Times have gotten a hell of a lot tougher for bookstores like Left Bank, which makes its survival all the more significant and its presence in St. Louis all the more dear. Left Bank is responsible for the majority of author readings and signings that happen in our city, and they have provided a crucial lifeline to the international literary community for half a century now.
This year, to the dismay of book lovers citywide, the store lost its dear shop cat/spirit animal Spike. Spike's plush black fur could be spotted lounging among the children's books, brushing along the art shelves or, occasionally, interrupting readings in progress with his own attention-grabbing techniques. He has been eternalized in the store's art and merchandise, but his presence is still sorely missed.
This anniversary year is a great excuse to put your local values into action and get yourself in the Left Bank Books storefront doing what you know you love to do: browsing the shelves, falling into conversations about beloved authors, sitting down for a reading and just reveling in the analog glory of books and the people who have committed their lives to bringing great books into your life.
Opening last December in a sleepy strip mall in St. Ann, Manhattan Antique Marketplace is far more than a simple antique mall. The 44,000-square-foot space also houses a record store, an indoor farmers market, a cafe and an event space, with plans down the road for a tap room and commissary kitchen. It's an ambitious plan, made all the more so by the fact that its owners have chosen to set up shop in the county rather than within St. Louis proper. But it's a gambit that is paying off, with city and county dwellers alike making the trek through its rows after rows of booths while sipping on beers and snacking on sandwiches. And with its recently launched Big Apple Fest, held at the space in September, MAM has made live music a part of its personality as well, bringing the Holy Hand Grenades, Tommy Halloran, Ben Bounce, Matt Sawicki and DJ High Rent to provide a soundtrack to shoppers' bargain hunting. Don't look now, but that sleepy strip mall is starting to wake up.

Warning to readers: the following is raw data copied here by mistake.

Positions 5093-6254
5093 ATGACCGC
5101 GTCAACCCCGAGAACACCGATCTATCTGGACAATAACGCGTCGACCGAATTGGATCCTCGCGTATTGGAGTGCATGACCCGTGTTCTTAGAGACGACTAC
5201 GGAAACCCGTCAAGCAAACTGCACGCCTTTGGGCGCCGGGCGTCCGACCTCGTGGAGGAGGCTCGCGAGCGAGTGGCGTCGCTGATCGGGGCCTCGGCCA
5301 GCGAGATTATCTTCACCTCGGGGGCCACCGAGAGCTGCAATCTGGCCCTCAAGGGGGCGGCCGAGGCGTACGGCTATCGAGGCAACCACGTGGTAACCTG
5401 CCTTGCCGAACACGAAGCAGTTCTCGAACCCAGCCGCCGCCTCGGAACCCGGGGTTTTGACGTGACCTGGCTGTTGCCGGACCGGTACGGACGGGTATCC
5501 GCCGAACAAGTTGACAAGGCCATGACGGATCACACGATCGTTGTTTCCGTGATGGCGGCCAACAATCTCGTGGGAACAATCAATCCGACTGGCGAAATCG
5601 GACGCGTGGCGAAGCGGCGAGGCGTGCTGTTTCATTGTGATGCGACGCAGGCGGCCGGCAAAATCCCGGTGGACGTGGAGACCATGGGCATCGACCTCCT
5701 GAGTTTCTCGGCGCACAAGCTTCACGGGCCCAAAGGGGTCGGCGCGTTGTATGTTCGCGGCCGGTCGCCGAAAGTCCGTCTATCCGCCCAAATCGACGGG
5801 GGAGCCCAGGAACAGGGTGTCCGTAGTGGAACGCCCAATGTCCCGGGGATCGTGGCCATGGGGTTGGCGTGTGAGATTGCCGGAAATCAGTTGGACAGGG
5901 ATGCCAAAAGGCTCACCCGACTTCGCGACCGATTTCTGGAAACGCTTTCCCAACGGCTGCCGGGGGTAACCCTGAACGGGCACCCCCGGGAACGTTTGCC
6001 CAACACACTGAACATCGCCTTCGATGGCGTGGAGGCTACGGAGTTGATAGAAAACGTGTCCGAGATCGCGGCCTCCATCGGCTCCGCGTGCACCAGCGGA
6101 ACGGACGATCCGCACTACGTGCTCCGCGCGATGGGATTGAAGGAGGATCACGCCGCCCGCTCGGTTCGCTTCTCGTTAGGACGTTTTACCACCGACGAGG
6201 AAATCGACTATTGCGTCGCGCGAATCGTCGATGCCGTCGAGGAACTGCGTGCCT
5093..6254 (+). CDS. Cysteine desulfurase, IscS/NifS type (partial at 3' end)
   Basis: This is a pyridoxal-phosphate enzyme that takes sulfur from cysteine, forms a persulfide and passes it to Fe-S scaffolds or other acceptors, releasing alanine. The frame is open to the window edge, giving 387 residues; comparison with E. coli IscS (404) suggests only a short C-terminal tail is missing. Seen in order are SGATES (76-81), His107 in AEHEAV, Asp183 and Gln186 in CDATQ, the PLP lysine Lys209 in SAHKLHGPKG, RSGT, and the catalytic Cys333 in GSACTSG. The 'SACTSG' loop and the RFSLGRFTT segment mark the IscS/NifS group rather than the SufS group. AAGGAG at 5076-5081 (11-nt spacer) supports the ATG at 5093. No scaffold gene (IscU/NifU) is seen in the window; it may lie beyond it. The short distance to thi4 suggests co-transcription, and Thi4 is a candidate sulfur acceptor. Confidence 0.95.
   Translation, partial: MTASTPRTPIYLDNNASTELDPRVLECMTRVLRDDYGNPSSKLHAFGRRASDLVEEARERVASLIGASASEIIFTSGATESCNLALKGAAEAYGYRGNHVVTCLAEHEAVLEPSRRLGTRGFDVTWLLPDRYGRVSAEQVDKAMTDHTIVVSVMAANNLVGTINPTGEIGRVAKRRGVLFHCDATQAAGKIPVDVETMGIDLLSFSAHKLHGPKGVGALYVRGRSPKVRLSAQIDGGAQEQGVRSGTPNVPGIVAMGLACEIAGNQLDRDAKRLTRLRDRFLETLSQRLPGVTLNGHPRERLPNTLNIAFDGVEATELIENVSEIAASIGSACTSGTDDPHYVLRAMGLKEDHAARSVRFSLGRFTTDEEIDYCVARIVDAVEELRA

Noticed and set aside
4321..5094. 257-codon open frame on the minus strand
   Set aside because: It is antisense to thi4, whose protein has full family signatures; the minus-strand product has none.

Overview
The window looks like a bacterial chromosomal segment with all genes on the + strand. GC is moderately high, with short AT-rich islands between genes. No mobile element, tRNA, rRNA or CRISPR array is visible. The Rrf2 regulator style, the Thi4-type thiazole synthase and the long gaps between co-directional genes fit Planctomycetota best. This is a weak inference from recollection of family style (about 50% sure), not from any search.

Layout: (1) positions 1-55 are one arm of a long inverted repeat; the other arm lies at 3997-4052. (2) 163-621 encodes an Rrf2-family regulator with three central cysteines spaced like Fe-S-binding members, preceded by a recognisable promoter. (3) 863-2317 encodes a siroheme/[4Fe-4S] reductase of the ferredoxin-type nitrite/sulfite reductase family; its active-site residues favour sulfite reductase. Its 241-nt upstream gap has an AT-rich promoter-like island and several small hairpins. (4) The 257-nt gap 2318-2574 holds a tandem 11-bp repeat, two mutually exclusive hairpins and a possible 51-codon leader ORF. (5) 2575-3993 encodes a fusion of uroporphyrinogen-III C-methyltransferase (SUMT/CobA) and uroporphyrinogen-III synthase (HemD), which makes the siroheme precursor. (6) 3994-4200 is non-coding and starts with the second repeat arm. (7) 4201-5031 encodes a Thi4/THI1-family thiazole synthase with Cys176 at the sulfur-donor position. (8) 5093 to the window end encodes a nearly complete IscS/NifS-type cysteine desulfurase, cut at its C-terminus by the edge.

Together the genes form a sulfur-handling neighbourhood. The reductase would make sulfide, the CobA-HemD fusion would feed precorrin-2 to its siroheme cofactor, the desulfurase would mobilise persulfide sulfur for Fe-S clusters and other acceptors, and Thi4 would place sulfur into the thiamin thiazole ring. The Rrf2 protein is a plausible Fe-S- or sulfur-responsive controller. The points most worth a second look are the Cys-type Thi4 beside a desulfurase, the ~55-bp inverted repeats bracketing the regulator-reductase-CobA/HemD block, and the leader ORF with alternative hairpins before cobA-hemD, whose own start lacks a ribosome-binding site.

If electronics stores leave you frustrated, you simply must try a visit to Micro Center in Brentwood. Best Buy is boring and old-style, but Micro Center is exciting and has tons of things you didn't even know that you wanted. It's easy to find an employee here to help service your high-end needs, but the real fun comes while you're waiting in the serpentine checkout line. Scanning those shelves stuffed with low-dollar items will test your impulse-purchase skills like never before. Did you need a tiny flashlight? You definitely need some batteries. You didn't know you needed a phone tripod until now, did you? Oh dang, a universal remote could really be useful. And that bit of stylized molded plastic to wrap your headphone cord around would really help you be a better, more organized person, wouldn't it? Go ahead, blow $10 on something you don't need at all in this aisle. You work hard. You deserve it.